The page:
Practicing “off-leash” recall on a hike with the dogs

On Sunday, we took the pups on a much-needed hike at a nearby park. We found trails in the mountains that took us about an hour and a half to complete, which was perfect, as we needed to get back to town in relatively short order.

Mint Springs Valley Park hike

The best part, though, was that the trail was completely empty, so we got to practice some much-needed off-leash recall.

Mint Springs Valley Park hike

We had both girls on long drag leads, and we were outfitted with bits of cooked, real turkey, which proved to be a very strong reinforcer.

Mint Springs Valley Park hike

I have to say, I was so impressed with our girls! Living in the city, they are very rarely off-leash, so this is not a behavior that we often get to practice. But they did so well. They stuck to the trail and came back to us every time we called.

Mint Springs Valley Park hike

Pyrrha’s recall (to me) is pretty foolproof. During the latter part of the hike, she just walked right alongside me. We still need to work on her coming to Guion (as you can see from the first picture of the dogs in this post, she is still nervous about interacting with Guion), so we practiced with him being the only one to reward her when she came back to us.

Mint Springs Valley Park hike

Eden still needs to work on the actual coming to us, but she always stopped to wait for us to catch up during the whole hike — and she always stopped to reorient and turn to us when we called her. It was very cute, and it put us both at ease, as she never allowed herself to get out of sight. We worked on only rewarding her when she came right up to us (instead of rewarding her as we walked closer to her), and she seemed to catch on to this gambit rather quickly.

I love using long drag leads to practice this behavior, because you still have the reassurance of control if you need it, and 30-foot leads mean that they can never really get too far away from your reach. The only trick is not stepping on the lines while you hike!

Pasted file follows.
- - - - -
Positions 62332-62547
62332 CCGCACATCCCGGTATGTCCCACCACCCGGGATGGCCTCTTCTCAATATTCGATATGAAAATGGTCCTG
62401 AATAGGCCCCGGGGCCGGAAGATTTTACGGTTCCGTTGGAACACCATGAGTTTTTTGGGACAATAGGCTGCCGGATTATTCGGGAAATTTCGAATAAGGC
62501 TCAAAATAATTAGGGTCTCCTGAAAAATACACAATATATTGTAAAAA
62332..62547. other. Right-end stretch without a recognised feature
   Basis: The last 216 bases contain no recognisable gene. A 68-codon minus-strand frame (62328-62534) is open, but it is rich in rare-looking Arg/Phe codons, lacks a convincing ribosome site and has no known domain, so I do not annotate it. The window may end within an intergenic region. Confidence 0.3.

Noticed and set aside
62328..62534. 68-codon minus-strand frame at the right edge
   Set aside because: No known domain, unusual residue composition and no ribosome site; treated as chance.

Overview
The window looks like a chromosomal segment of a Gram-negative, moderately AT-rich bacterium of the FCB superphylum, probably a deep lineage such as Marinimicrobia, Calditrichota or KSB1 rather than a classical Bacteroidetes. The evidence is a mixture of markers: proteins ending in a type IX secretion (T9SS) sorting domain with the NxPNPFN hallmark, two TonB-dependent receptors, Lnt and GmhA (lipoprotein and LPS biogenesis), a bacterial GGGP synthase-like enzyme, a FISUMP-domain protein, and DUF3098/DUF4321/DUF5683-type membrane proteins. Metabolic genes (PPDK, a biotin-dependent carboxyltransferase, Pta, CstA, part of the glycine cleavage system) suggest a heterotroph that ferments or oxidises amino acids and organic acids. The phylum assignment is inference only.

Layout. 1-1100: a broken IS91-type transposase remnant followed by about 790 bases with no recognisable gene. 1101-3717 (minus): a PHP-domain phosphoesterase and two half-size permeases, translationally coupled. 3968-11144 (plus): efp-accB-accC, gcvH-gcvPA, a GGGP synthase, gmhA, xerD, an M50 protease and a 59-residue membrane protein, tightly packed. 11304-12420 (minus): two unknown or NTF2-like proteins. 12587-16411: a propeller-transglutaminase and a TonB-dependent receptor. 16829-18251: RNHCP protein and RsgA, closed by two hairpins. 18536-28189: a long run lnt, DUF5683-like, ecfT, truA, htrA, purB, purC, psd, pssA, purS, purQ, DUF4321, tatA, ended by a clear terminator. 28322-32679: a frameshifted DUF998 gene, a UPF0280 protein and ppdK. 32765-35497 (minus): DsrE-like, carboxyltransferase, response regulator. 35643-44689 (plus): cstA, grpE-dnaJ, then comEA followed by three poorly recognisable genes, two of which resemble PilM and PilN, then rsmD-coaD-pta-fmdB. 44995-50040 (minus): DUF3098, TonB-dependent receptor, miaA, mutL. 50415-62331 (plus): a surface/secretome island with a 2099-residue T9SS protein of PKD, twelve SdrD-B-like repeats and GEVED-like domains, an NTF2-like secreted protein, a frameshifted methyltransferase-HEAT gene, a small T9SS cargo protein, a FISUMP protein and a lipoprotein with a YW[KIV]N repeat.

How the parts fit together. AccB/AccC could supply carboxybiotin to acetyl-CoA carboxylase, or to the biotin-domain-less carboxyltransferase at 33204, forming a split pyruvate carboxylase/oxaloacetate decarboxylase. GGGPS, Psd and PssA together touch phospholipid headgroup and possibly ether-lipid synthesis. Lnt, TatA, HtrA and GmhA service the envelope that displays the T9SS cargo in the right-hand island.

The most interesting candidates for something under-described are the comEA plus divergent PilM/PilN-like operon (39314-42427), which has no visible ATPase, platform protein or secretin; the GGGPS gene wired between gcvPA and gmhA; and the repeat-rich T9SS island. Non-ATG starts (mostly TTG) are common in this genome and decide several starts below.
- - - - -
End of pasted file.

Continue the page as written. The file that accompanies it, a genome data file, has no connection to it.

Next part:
Mint Springs Valley Park hike

We came home with two tired and very happy pups!

How do you practice off-leash recall?

Hiking in Shenandoah with dogs

We enjoyed GORGEOUS weather this weekend (bright, sunny, with low humidity), so we finally took advantage of all of the beautiful mountain scenery around here and went hiking in Shenandoah National Park with our friends James and Sara and their sweet Great Pyrenees mix, Silas.

Hiking at Shenandoah
James, Sara, and Silas.

Silas was the first dog Pyrrha met after we adopted her, and she was terrified of him during that initial meeting. So it’s encouraging to see her interact with him now (e.g., zero fear and lots of invitations to play). Silas is a stoic 5-year-old, so he was less interested in play time, but they licked muzzles a few times and were generally very companionable on the day hike.

Hiking at Shenandoah
Excited to be on the trail!
Hiking at Shenandoah
In the stream.
Hiking at Shenandoah
Watching Guion scale rocks.

We did a little practice with her retractable leash — which is something I ONLY use very sparingly on solitary walks. Whenever I use it, I am reminded of how very little control you have over the dog. So, we just used it on the hike down, when the trail was empty, and she could practice a little recall with it.

Hiking at Shenandoah
Silas and Pyrrha (on retractable leash).

On the way back, we saw lots of dogs, and so it was a little tricky maneuvering to let them pass, as the trail was very narrow in places. Aside from one barking incident, however, she did very well with the leash reactivity. I think Silas’s calm presence may have helped.

Something I was impressed with: We saw two different pairs of standard dachshunds hiking the trail. Watching these little dudes scale rocks was very impressive! I confess, I kind of had no idea that dachshunds were capable hikers. I didn’t get any photos of them, unfortunately.

Hiking at Shenandoah

We had a lovely day on the trails, and we came home with two very tired pups!

Hiking at Shenandoah